The thing that bothers me about people having kids is that, seriously, someone born in 2015 totally has a chance (I mean, probably not unless something really massive changes, but...) of living to that point at the end of the standard chart (2100), and climate scientists are practically just writing "EVERYTHING DIES IN FIRE" at that point. And it's not like things aren't going to continue getting worse after that.


Posted by: MHPH | Link to this comment | 02-12-15 8:37 PM
horizontal rule
37

Our daffodils have killed the tulip bulbs and burned them for warmth.


Posted by: Moby Hick | Link to this comment | 02-12-15 8:38 PM
horizontal rule
38

The thing is, my kids will only outlive me by 30 or 40 years, probably. Even though climate change is awful and drastic, they're going to be at older adults, bemoaning their own kids and maybe grandkids, 60 years from now.


Posted by: heebie-geebie | Link to this comment | 02-12-15 8:38 PM
horizontal rule
39

38 crossed with 36, amusingly. I don't think MHPH and I are on the same page.


Posted by: heebie-geebie | Link to this comment | 02-12-15 8:40 PM
horizontal rule
40

When you childless fuckers die I'm totally going to steal all your stuff and use it to finance my postapocalyptic-warlord lifestyle and my endless wars against rival factions such as heebie's kids.


Posted by: teofilo | Link to this comment | 02-12-15 8:43 PM
horizontal rule
41

15 -- Certainly the impacts to peoples' lives are not going to be equally shared.

Right? Good lord you people, you don't live in Bangladesh, calm the fuck down. Yes, the West and particularly CA and the Northwest is having a drought that's likely a natural fluctuation not even related to climate change. I wouldn't buy in the southwest but BFD. Think of it as a chance to revive Detroit.


Posted by: gswift | Link to this comment | 02-12-15 8:45 PM
horizontal rule
42

I'm more afraid of global upheaval and chaos than the climate change per se. We aren't going to wake up one day and find that millions of people in now-unlivable areas are suddenly dead, leaving more resources for the rest of us, as in the glorious days after the Black Death. There's just going to be more and more refugees year after year.


Posted by: Cryptic ned | Link to this comment | 02-12-15 8:55 PM
horizontal rule
43

I don't think MHPH and I are on the same page.

He's just trying to pass of his involuntary celibacy as "I can't bear to bring children into this fallen world."


Posted by: gswift | Link to this comment | 02-12-15 8:59 PM
horizontal rule
44

Anyway, the linked articles are interesting. I don't have enough of a background in the models the study uses to really evaluate it, but it is cool to see this sort of comparison between the paleoclimatic record and the predictions of the current climate models.


Posted by: teofilo | Link to this comment | 02-12-15 8:59 PM
horizontal rule
45

There's just going to be more and more refugees year after year.

Probably going to be pretty shitty, yeah, but not for us what with the bordered by two oceans thing.


Posted by: gswift | Link to this comment | 02-12-15 9:01 PM
horizontal rule
46

Sure, other people will have it worse before decently well off Americans do, that's fine, but the people I know are absolutely working from what looks exactly like a "Well ok but dying as a result of horrible events outside of your control is for third world countries, not here." type reaction. And that's a pretty strong, if rarely directly stated, type of thing to think in America (and probably any number of other wealthy countries). But what we're seeing right now as far as problems go is really just the smallish stuff - oceans haven't really even risen far enough to start causing serious trouble for anyone, droughts aren't quite severe enough to cripple things yet, and so on.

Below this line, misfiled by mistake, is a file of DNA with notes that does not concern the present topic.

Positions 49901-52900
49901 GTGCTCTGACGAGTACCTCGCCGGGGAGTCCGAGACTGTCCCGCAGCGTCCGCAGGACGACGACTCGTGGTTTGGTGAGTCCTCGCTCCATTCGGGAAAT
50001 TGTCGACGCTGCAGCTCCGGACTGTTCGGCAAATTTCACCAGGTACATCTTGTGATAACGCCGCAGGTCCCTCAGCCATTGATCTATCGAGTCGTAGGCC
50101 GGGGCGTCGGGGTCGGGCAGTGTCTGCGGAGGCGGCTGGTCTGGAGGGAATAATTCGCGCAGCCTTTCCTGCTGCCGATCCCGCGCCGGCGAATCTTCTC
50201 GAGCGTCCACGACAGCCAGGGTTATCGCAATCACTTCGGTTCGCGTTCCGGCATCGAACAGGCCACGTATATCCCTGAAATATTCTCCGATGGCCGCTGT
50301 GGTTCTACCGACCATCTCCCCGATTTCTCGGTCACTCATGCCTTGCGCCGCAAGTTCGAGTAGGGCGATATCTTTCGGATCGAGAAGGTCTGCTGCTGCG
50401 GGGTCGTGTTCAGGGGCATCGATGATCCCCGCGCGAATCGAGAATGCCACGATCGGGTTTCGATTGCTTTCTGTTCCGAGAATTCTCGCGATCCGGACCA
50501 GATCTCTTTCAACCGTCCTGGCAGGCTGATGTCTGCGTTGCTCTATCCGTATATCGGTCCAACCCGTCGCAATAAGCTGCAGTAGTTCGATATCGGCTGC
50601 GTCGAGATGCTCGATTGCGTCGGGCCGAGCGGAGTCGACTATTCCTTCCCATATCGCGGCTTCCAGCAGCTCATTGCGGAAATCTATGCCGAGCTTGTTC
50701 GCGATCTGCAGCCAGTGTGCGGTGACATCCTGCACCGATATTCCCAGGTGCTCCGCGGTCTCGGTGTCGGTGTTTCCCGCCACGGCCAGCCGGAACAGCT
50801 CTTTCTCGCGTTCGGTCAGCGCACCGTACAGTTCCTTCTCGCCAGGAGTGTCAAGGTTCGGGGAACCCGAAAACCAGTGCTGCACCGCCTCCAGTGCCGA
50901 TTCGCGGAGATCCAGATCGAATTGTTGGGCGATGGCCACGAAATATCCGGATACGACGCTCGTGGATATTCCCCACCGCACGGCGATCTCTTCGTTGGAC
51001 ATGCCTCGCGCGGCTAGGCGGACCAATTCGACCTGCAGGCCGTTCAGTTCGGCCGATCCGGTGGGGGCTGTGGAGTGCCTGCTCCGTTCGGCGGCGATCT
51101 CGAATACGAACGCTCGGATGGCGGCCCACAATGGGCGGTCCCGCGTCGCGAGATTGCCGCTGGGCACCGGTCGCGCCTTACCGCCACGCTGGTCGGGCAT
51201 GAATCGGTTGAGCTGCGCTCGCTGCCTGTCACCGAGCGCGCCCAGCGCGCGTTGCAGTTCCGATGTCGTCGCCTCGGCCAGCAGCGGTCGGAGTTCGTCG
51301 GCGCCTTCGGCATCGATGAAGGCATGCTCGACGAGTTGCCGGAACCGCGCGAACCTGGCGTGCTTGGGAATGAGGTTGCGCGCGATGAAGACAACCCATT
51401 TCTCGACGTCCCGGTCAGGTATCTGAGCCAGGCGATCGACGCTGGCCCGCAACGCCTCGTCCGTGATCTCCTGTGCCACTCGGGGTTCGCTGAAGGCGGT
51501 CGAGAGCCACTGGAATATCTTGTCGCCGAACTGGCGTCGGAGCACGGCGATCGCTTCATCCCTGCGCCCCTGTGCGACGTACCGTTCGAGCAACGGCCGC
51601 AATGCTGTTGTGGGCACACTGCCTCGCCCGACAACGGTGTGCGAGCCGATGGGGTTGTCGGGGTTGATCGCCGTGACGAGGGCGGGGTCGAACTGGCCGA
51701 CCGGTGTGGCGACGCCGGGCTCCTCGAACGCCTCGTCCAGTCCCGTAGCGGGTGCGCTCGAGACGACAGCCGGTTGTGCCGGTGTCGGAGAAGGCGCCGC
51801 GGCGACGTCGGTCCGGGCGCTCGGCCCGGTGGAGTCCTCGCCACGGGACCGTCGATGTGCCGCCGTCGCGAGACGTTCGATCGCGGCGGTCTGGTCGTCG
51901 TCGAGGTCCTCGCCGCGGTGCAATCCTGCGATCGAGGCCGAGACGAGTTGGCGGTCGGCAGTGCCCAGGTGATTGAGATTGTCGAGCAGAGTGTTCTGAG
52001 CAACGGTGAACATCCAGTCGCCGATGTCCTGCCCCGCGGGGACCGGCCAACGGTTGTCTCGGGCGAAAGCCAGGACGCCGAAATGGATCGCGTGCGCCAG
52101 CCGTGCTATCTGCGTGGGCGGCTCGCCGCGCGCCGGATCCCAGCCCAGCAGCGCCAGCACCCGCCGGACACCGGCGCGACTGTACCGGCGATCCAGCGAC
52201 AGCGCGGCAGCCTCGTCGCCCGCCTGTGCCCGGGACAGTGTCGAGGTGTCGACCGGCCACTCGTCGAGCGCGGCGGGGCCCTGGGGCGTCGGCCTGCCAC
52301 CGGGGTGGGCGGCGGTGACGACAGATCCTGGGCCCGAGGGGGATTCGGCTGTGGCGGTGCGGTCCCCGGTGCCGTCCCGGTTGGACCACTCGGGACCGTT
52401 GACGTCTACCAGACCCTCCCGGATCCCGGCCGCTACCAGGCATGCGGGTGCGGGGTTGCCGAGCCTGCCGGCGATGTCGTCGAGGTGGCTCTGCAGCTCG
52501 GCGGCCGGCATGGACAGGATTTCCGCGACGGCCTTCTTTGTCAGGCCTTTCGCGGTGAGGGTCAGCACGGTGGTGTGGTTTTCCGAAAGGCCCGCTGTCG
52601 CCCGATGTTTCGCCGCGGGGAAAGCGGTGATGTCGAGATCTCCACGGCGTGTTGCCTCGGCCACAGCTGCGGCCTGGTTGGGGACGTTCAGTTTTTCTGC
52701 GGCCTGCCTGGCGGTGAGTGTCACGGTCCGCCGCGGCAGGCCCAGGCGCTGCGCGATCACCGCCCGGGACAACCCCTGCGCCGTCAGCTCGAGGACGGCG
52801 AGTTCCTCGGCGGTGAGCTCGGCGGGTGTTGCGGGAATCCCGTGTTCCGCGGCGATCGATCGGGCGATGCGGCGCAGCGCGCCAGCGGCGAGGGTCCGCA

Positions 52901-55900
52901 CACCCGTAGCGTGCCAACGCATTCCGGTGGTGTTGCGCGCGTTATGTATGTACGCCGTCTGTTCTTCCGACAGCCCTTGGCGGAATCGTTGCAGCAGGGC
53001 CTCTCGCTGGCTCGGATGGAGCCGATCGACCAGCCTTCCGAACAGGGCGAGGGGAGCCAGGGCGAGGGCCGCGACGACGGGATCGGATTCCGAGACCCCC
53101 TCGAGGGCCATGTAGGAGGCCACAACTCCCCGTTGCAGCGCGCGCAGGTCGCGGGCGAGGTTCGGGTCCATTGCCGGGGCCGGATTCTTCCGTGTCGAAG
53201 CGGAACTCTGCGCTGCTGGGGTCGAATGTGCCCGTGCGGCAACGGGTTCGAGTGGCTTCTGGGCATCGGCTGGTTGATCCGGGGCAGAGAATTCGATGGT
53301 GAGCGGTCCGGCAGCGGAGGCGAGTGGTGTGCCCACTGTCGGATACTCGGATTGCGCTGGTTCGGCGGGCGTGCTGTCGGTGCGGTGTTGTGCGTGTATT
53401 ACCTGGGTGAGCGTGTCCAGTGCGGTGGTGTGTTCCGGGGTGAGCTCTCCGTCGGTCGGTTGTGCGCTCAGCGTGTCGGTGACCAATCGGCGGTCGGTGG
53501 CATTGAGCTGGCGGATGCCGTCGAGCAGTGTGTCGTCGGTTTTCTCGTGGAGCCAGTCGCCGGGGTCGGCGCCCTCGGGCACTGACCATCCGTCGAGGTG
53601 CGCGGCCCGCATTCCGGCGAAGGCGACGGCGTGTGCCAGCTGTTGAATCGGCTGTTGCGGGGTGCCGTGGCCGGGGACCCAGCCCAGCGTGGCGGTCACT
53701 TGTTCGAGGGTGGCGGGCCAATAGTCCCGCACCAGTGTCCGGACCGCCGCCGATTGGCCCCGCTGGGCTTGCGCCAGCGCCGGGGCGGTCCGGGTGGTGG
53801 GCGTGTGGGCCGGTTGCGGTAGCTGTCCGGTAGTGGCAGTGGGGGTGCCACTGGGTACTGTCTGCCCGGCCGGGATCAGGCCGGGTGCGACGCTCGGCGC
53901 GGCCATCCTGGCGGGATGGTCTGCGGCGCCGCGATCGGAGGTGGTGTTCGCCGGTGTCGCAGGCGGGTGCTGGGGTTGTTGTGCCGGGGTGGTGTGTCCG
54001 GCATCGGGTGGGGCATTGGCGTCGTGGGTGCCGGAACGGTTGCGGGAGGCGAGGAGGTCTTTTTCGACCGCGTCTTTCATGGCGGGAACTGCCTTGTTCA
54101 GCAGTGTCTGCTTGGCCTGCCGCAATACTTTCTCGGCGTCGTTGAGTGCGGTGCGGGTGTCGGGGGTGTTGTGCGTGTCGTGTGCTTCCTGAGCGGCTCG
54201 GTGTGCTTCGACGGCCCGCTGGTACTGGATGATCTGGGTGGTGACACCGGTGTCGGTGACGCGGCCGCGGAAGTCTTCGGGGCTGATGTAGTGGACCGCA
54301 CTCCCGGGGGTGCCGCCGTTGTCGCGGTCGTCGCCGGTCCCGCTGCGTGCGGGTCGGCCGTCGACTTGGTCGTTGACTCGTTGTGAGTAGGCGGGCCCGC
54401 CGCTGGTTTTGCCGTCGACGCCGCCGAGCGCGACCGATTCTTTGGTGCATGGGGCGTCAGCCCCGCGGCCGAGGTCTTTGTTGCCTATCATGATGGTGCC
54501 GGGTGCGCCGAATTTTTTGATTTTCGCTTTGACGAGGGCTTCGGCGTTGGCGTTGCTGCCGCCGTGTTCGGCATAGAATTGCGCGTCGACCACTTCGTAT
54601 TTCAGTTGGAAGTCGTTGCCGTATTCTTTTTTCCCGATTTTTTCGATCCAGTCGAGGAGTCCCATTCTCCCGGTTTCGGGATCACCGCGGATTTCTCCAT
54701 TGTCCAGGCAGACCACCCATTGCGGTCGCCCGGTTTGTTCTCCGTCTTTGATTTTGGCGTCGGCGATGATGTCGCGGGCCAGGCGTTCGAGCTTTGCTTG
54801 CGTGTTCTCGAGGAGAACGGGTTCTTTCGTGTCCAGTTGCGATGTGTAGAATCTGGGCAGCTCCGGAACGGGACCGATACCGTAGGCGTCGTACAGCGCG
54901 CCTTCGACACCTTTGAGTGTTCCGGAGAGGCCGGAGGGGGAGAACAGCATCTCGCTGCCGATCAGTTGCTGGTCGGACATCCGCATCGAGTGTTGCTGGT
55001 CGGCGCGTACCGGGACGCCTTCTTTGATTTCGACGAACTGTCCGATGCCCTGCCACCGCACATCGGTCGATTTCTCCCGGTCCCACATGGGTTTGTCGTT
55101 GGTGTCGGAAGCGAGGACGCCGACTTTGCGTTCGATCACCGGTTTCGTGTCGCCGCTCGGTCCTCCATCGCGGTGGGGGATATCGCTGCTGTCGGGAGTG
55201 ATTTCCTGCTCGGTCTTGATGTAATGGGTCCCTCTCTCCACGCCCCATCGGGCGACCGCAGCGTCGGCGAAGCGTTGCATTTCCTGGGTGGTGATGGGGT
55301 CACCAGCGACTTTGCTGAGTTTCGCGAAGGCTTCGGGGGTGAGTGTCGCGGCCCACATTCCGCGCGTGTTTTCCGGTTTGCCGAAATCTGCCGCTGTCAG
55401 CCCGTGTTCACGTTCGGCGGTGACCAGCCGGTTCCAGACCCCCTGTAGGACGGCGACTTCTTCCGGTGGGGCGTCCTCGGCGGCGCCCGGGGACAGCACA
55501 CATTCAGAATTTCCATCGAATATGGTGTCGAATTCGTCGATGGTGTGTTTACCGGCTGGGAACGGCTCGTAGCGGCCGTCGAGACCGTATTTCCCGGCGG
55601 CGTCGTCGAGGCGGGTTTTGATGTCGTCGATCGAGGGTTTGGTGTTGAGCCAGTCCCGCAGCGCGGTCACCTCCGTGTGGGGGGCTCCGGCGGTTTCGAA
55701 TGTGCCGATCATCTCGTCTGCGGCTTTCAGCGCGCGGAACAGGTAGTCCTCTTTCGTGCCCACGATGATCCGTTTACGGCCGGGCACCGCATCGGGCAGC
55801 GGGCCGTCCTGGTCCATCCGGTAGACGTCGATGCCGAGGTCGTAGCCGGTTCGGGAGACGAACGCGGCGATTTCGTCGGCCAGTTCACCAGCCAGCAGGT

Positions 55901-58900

So, yeah, fifteen to twenty years from now most people in the US will probably not be too much worse off than they are today, barring, I don't know, Republicans taking control of the federal government. But the climate is changing fast, and the thing about human institutions is that they tend to deal with trouble in exactly the worst way possible for humans to deal with psychologically - they adjust and patch over gaps and make do for as long as they can. That's great if you're dealing with small trouble, but eventually you get to the point where one final bit of trouble breaks one too many things massive and totally essential things completely fall apart. Then all of a sudden you're stuck with serious, life threatening problems and the resources that would be needed to fix them aren't there anymore.


Posted by: MHPH | Link to this comment | 02-12-15 9:02 PM
horizontal rule
47

You mean CHUDs?


Posted by: Moby Hick | Link to this comment | 02-12-15 9:06 PM
horizontal rule
48

Well 43 is just mean. Anyway, celibacy and not having kids aren't generally the same thing, at least from what I've been told about the whole thing. I just don't particularly understand the appeal of having children in general, and that makes the enthusiasm and excitement all my friends seem to have for bringing people they're responsible for into a rapidly degenerating situation kind of disturbing.


Posted by: MHPH | Link to this comment | 02-12-15 9:06 PM
horizontal rule
49

Well 43 is just mean.

Meaner than my joke in the other thread about doing urple's wife? Anyways, think of it as an opportunity, like as a way to talk chicks into anal.


Posted by: gswift | Link to this comment | 02-12-15 9:12 PM
horizontal rule
50

41, 45: The drought doesn't stop at our southern border. And the (devastating) loss of South American glaciers can't be a short-term weather variation.